The accommodations set the tone of the relationship, and despite the narrator's appeal for the blessing of some Divine Presence, which ironically had been hovering behind everything that has happened, the marriage ends in a divorce which along with “blackouts, brown-outs, temporary dimmings of household illumination” only confirms divine indifference. God, the narrator concludes bitterly, is “interested only in grace—in keeping things humming” (A 183). The ending of the story once more combines the compromises demanded by the world and the more abstract truths of metaphor. Neither Mrs. Davis nor the narrator appear discouraged by the need to find happiness without the aid of some supernatural being. Their child goes to live in Russia where, the narrator believes, “He is probably growing in wisdom and beauty.” With “the glow of hope not yet extinguished, the fear of pall not yet triumphant” the couple continues to search for an ideal, but only with the aid of standby generators which ensure the flow of grace.

Like the writer in “The Dolt,” whose story lacked a middle, the narrator of “And Then” struggles with metaphors and with the difficulty of completing his own fiction. “The part of the story that came next was suddenly missing,” he begins (S 105) and then goes on to imagine a series of increasingly fantastic encounters with a public which appears to him in the form of an obscurely threatening policeman who comically multiplies (or divides) into several more, all with bicycles, demanding that he turn over a harpsichord he had given to his wife as a present. Only by lying, the narrator decides, can he successfully distract this looming presence, and desperately looking for ways to keep his audience interested he becomes lost in his own inventions. The two problems—satisfying the audience and completing his story—thus fuse into one, which he plans to resolve with an extravagant gesture. He will throw chicken livers flambé all over the predicament. “That,” he concludes hopefully, “will ‘open up’ the situation successfully. I will resolve these terrible contradictions with flaming chicken parts and then sing the song of how I contrived the ruin of my anaconda” (A 112).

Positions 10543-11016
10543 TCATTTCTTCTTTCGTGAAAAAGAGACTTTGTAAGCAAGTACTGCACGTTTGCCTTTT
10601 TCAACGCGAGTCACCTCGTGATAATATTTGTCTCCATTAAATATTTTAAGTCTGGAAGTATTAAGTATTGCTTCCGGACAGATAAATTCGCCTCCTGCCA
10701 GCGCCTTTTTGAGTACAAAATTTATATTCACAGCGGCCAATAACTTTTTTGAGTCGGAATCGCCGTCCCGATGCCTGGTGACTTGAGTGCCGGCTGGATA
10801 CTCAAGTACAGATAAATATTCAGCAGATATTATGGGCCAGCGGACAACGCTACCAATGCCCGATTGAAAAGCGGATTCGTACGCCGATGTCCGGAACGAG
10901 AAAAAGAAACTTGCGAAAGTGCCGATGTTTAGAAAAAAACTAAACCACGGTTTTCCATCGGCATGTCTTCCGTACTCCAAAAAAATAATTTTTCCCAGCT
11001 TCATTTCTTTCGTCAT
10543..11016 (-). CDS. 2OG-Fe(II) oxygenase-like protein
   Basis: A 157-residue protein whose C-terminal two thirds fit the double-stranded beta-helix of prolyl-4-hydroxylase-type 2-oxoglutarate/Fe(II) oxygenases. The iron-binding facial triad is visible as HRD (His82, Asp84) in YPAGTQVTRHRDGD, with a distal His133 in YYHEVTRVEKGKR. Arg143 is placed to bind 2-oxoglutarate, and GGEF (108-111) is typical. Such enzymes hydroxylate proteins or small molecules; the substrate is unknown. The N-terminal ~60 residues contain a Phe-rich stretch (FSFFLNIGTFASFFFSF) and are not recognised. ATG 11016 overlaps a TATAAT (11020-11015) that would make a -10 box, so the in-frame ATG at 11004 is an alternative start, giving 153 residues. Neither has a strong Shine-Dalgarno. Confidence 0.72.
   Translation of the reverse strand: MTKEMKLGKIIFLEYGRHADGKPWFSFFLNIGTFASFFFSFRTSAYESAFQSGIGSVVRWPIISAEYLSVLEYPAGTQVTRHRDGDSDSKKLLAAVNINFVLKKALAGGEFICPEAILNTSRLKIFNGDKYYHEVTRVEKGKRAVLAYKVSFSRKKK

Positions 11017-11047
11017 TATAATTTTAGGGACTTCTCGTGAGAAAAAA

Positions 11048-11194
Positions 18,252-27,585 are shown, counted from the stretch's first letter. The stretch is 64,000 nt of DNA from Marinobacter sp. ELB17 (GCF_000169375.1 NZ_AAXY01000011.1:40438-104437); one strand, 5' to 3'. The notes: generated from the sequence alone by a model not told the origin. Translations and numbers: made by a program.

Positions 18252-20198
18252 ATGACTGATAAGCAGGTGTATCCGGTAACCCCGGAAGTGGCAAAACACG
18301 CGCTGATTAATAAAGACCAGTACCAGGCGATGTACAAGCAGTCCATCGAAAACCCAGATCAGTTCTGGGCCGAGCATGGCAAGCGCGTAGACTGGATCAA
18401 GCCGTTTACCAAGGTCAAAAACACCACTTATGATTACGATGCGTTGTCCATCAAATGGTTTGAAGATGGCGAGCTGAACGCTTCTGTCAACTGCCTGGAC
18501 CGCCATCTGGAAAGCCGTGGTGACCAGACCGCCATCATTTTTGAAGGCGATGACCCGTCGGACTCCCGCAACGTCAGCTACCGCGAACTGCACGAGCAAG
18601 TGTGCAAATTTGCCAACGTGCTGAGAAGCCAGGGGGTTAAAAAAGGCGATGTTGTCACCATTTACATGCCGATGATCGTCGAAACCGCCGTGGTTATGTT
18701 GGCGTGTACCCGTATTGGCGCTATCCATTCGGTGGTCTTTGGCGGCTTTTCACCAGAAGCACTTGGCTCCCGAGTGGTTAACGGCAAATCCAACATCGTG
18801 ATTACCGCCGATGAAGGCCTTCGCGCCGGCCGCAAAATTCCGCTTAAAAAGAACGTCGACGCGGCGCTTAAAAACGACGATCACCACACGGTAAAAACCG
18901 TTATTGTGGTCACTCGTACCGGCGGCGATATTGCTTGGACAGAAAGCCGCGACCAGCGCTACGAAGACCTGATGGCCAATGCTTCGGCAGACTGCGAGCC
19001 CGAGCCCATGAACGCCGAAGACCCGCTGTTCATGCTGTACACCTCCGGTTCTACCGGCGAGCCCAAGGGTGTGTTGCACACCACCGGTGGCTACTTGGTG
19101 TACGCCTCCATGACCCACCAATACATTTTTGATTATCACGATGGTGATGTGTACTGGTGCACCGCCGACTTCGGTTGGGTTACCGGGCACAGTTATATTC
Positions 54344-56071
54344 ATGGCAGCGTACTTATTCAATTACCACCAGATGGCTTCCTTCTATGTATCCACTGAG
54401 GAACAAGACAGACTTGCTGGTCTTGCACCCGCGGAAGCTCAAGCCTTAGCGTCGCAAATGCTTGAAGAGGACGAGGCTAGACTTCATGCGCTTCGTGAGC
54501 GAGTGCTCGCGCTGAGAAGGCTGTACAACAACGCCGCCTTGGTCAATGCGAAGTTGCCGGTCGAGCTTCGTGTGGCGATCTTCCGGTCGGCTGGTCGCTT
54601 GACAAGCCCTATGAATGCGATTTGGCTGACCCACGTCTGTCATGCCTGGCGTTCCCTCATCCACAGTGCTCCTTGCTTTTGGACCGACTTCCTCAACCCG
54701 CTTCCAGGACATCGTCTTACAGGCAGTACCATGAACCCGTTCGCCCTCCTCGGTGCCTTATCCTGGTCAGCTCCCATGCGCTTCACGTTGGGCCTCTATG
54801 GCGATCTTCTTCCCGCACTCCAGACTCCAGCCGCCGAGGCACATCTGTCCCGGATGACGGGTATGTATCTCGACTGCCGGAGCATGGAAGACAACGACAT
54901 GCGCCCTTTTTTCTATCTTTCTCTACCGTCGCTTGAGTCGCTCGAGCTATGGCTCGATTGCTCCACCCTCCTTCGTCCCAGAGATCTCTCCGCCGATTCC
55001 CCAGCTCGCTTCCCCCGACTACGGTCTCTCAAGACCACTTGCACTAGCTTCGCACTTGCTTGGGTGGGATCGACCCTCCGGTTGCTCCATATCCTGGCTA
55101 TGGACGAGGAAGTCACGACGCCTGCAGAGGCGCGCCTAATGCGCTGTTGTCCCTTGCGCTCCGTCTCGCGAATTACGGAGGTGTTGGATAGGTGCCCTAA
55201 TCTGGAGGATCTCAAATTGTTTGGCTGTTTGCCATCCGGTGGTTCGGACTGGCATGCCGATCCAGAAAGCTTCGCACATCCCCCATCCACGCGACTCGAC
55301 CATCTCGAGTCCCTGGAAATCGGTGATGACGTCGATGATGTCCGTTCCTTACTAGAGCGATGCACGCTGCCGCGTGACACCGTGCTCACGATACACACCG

As a means of resolving the predicament of both artist and audience, the spontaneous gesture proves a fragile solution in “The Great Hug,” a story which returns to the central metaphor of “The Balloon.” Summoned to console a companion to whom the narrator has given some terminally bad news, the Balloon Man appears like a carnival huckster with an assortment of balloons of all colors and varieties. They range from the Balloon of Not Yet and the Balloon of Sometimes to the Balloon of Perhaps, which the story concludes, is his best balloon. Unwilling to have his picture taken because he “doesn't want the others to steal his moves,” the Balloon Man explains “It's all in the gesture—the precise, reunpremeditated right move” (A 46). Although the balloons do not lie, the reader is told, the Balloon Man is less straightforward than the Pin Lady, his antagonist, who presents an actuality with which his imaginative creations must ultimately be locked. His balloons, or the stories with which they are associated, at best thus provide only qualified or temporary refuge in dealing with reality. Referring to the scene with which the story begins, the narrator says “When he created our butter-colored balloon, we felt better,” then adds thoughtfully, “a little better” (A 48). Yet the Balloon Man defends with spirit the qualified nature of one's encounter with his product. “Not every balloon can make you happy,” the Balloon Man admits, “Not every balloon can trigger glee. But I insist that these balloon have a right to be heard!” (A 48).

Nearly half of the sixteen stories in Great Days take this insistence literally, by concentrating in dialogue form on the sound of language. Barthelme has described this contrapuntal technique as an attempt through the arrangement of words to arrive at new meanings rather than simply providing an altered perspective in which to regard them.11 In fact, the use exclusively of dialogue as a framing device allows Barthelme to reduce the story to its basic dramatic element eliminating for the most part such narrative elements as plot, description, development, and even climax. Unlike the adversarial debates of “The Explanation” or “Kierkegaard Unfair to Schlegel,” in City Life, or even the more playful story, “The Reference” in Amateurs (in which the exchange takes place between a stuffy, jargon-spouting prospective employer whose difficulties with social engineering have resulted in “planarchy” and a slangy, jive-talking antagonist whose often meaningless patter evolves into that of an agent's, representing the person for whom the reference is sought), the voices in Great Days are more like syncopated duets.

Structured like the classic jazz tune “Momma Don't ‘Low,” with its refrain and improvisations, “The New Music” develops the conversation of two brothers who have difficulty in liberating themselves from the influence of a repressive, largely unfeeling mother. Once again the parallels with an authoritative artistic tradition suggest themselves. Ironically the conversation begins with the admission by one of the brothers of imitation in a surprising context. Asked what he did that day, he replies, “Went to the grocery store and Xeroxed a box of English muffins, two pounds of ground veal and an apple. In flagrant violation of the Copyright Act” (GD 21). Their discussion of the new music is, in actuality, an example of it, touching on both its eclectic quality and its almost syncopated rhythms: